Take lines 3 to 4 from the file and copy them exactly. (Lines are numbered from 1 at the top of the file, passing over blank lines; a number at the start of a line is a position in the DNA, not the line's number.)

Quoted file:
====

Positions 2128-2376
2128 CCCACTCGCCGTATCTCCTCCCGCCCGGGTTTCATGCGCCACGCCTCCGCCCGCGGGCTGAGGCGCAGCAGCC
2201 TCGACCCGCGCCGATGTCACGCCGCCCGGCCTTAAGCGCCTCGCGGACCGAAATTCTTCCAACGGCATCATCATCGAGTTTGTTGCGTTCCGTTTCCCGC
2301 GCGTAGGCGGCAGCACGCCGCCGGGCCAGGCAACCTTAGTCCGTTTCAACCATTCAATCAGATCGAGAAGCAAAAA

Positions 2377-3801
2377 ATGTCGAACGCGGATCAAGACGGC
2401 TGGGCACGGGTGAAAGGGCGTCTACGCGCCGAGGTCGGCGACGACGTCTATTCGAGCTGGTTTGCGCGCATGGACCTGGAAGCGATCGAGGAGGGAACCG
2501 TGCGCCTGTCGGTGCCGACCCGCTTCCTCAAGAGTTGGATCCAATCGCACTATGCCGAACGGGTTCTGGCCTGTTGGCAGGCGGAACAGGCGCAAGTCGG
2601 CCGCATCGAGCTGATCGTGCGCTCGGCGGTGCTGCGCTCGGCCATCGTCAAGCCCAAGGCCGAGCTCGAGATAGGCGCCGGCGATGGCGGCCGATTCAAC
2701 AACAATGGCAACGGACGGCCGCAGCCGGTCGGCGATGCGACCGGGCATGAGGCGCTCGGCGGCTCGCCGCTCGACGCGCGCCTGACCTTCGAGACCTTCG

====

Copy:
2201 TCGACCCGCGCCGATGTCACGCCGCCCGGCCTTAAGCGCCTCGCGGACCGAAATTCTTCCAACGGCATCATCATCGAGTTTGTTGCGTTCCGTTTCCCGC
2301 GCGTAGGCGGCAGCACGCCGCCGGGCCAGGCAACCTTAGTCCGTTTCAACCATTCAATCAGATCGAGAAGCAAAAA